Financial Times Elects George Soros ‘Person of the Year’
Ábrahám Vass 2018.12.19.
Prestigious British business newspaper Financial Times elected Hungarian-American billionaire businessman George Soros—the number one enemy in the Hungarian government’s communication campaigns—as ‘Person of the Year.’
In its explanatory statement, Financial Times writes that “the choice of Person of the Year is usually a reflection of their achievements. In the case of Soros this year, his selection is also about the values he represents (…) he is the standard bearer of liberal democracy and open society. These are the ideas which triumphed in the cold war. Today, they are under siege from all sides, from Vladimir Putin’s Russia to Donald Trump’s America. For more than three decades, Soros has used philanthropy to battle against authoritarianism, racism and intolerance. Through his long commitment to openness, media freedom and human rights, he has attracted the wrath of authoritarian regimes and, increasingly, the national populists who continue to gain ground, particularly in Europe.”
The newspaper notes that Hungarian PM Viktor Orbán, who has been “falsely accusing [Soros] of masterminding EU plans to flood the continent with migrants,” was a recipient of Soros’ scholarship program—something he has in common with several other government officials. Orbán has waged multiple campaigns against Soros in order to “call attention” to and “inform residents” of his alleged plan and obscure activities. Aside from a National Consultation, a number of controversial billboard campaigns have been launched around the country. In addition, the Soros-funded Central European University (CEU) was forced to relocate certain courses to Vienna due to a nonagreement with the Hungarian government regarding the new educational law, informally named “lex CEU.”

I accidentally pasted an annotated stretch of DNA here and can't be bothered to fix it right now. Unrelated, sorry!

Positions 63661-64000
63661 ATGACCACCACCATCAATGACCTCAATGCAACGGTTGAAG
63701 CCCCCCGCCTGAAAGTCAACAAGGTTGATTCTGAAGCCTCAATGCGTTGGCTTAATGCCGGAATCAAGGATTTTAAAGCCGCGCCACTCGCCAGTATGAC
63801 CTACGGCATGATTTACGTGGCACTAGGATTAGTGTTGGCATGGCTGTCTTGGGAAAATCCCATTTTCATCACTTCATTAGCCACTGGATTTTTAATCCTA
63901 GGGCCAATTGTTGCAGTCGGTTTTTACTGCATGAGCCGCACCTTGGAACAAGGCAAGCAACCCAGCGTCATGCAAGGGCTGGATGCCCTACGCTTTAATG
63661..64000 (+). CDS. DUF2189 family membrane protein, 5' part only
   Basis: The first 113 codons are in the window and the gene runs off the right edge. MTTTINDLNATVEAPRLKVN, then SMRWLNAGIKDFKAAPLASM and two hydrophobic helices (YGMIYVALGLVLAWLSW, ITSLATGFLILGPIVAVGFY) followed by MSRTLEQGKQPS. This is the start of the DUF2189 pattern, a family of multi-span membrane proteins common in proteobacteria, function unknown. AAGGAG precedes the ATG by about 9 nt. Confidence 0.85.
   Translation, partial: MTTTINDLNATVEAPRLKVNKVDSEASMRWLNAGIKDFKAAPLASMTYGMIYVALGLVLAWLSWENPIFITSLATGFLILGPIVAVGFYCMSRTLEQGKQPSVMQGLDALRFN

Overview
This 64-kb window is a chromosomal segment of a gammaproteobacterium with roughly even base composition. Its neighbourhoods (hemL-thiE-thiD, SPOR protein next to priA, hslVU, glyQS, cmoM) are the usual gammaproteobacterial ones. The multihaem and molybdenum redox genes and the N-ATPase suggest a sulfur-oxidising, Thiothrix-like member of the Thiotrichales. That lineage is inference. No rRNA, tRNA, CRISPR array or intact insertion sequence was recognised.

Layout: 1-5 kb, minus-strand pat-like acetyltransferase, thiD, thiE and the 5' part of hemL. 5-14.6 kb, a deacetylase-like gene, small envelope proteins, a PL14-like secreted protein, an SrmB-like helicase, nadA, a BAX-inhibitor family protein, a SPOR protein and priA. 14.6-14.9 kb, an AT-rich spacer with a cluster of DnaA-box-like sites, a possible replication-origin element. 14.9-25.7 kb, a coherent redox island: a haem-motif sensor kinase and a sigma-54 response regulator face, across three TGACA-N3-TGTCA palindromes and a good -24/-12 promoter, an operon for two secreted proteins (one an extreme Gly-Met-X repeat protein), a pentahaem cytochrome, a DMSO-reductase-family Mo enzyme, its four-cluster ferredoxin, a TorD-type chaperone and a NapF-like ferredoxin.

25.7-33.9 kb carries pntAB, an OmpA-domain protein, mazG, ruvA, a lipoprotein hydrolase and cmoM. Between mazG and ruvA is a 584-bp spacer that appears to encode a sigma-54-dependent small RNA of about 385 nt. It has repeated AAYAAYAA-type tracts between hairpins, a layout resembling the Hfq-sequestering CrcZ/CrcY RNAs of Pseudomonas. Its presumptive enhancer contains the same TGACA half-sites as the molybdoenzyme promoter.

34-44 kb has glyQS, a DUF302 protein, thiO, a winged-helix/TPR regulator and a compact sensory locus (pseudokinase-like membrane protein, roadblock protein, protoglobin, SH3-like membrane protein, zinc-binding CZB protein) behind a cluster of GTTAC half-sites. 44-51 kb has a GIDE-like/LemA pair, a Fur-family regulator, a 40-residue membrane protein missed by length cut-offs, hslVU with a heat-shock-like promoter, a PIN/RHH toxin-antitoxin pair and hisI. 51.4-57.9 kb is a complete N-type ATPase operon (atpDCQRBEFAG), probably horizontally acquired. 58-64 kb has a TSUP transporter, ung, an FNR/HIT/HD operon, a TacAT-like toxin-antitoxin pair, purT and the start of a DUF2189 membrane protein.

Financial Times also points out that Soros is described “as the only individual with a foreign policy” and mentions that Soros’ critics underline irreconcilable contradictions in his personality as “he made his fortune as a ruthless speculator, with little regard for the consequences of his mega bets, but gives it away with messianic zeal.” The paper states that the billionaire has never considered seeking elected office, adding that “those who know him agree he would not be good at it” as Soros is “impulsive and prone to abruptly changing his mind.” Soros supports a number of left-liberal-linked, pro-democracy human rights organizations across the world via his foundations. His critics see this as a direct attempt to influence politics without having been elected.
Each year, Financial Times nominates someone it believes had the biggest impact as “Person of the Year.” Former recipients include Lech Wałęsa, Barack Obama, Angela Merkel and Donald Trump.